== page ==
This morning I found myself cleaning up the house in readiness for my cleaner who starts this afternoon. Am I crazy?! Crazy maybe but not unique. I tweeted the absurdness of my actions this morning and the replies confirmed that I am not alone.
So why was I cleaning up the house in preparation for the lady who I am going to pay to do that for me?
Because first impressions count. It will be the first time that the cleaner visits my house and whilst she is here to clean it for me I don’t want her to think that I’m a slovenly person. I’m employing her because my business takes up a lot of my time now. Not because I can’t be bothered to do it myself.
I guess at the end of the day it matters not what she thinks of the level of cleanliness of my house. She will do her job, I will pay her and we will both be happy but this leads me to think about the importance of first impressions in a marketing context.
How often do you stand back and consider what first impressions you give to your potential clients? Whether the initial interaction is over the phone, across the Internet or in-person, that first impression can set the tone for the entire customer experience. Your potential clients will instantly create a view in their mind of what experience they are likely to encounter if they buy from you and potentially make a decision based in that one encounter.
The other day I passed a van owned by a local domestic cleaning company (sorry back on the cleaning subject again) parked outside a house on a residential street. The van, sign written to advertise the name of the company, looked like it hadn’t been cleaned in weeks. What kind of first impression did that leave me with? Rightly or wrongly, my impression was of a cleaning company that has low standards of cleanliness and is probably going to do a poor job.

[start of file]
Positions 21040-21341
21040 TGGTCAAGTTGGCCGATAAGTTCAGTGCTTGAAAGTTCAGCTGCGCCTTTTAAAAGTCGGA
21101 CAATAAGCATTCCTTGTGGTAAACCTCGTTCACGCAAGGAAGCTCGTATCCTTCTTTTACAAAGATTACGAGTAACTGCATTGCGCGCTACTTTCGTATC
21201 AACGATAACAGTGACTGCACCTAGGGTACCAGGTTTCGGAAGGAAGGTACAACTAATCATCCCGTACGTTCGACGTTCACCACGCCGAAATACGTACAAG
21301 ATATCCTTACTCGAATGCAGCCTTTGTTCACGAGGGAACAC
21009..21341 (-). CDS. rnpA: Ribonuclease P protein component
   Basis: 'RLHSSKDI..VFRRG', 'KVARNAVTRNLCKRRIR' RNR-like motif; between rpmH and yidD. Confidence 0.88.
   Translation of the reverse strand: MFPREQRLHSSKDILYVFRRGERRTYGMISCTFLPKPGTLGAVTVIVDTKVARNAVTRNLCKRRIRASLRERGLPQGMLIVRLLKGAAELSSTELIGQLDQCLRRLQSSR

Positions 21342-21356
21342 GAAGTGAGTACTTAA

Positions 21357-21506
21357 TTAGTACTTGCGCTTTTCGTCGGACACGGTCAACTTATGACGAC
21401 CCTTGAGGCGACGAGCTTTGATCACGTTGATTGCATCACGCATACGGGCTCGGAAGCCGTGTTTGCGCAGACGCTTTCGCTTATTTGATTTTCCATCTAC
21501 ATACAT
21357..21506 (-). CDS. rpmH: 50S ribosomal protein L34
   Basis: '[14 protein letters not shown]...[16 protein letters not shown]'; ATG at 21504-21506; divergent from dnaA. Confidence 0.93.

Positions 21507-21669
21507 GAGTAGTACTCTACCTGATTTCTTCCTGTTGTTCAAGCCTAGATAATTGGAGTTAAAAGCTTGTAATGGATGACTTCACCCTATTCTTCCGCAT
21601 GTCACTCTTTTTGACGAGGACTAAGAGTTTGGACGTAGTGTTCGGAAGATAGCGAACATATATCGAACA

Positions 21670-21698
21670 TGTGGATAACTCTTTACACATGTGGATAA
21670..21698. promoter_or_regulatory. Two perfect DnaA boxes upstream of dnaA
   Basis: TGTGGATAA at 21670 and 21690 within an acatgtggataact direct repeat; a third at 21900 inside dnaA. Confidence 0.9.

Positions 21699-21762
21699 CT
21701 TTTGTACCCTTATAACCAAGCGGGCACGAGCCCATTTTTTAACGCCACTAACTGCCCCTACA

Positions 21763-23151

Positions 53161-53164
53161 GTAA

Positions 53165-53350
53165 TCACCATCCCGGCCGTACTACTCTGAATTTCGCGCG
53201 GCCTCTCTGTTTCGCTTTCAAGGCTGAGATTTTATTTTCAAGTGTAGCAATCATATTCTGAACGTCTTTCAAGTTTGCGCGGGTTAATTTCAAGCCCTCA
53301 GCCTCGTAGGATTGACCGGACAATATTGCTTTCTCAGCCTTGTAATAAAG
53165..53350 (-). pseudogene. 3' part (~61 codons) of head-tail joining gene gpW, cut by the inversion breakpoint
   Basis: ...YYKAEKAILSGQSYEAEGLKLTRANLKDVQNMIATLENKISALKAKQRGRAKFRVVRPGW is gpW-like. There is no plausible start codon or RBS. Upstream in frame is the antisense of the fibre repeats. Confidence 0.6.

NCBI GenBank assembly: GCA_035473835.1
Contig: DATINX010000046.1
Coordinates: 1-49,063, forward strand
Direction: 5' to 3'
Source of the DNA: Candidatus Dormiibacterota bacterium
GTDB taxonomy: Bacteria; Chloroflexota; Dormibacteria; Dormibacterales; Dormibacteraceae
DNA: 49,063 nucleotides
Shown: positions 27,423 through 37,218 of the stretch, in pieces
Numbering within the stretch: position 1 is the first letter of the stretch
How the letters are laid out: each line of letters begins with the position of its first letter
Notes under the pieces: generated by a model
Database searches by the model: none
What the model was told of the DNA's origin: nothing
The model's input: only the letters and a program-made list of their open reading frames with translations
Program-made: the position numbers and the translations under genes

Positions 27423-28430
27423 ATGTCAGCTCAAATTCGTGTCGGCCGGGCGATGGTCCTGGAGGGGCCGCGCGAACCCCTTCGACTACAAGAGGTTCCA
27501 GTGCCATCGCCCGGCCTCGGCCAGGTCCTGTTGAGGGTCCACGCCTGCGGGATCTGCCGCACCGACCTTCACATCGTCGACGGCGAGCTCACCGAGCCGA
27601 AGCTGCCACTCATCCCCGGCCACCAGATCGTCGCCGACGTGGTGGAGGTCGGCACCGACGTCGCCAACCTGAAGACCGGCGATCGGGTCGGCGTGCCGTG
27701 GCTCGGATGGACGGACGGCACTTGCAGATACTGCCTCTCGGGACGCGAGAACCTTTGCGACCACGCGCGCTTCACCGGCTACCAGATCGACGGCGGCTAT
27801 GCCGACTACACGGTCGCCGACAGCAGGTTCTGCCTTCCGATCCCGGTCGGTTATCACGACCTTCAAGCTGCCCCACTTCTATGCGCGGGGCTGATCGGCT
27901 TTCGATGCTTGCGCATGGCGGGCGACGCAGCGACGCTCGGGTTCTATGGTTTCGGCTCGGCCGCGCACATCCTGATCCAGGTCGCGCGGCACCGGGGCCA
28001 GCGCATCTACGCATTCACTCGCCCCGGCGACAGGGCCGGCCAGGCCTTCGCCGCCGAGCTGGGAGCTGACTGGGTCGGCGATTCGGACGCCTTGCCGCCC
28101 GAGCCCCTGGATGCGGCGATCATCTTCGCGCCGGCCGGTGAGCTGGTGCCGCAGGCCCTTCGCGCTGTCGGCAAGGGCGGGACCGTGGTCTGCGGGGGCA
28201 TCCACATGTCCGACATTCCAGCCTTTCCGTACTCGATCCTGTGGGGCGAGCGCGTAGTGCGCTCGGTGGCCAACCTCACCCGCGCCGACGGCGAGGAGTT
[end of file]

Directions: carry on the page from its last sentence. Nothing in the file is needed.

Sometimes it’s just the little things that create such lasting impressions and can determine whether you gain that client or not – the way you are spoken to on the telephone, the time it takes for your call to be answered, the ease of finding the information you need on a website, the sign above your door, the appearance of the person that greets you..
These are simple things to change yet can make the world of difference so it’s important to monitor what first impressions you are creating. You can formalise the process by the involvement of mystery shopper agencies or seeking qualitative feedback from clients but most of it can be guaged by looking around you and imagining yourself in the shoes of your client. Sit in reception, what do you see? Ring in from an external line, what do you hear? Log on to your website, what do you find?
Open your eyes.
What negative or positive first impressions have you experienced from a business that have formed a strong opinion in your mind? How do you monitor first impressions? Please share them below.
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PS Should my husband get wind of my actions I will of course just tell him that I was tidying up the mess so she could get straight on with the cleaning!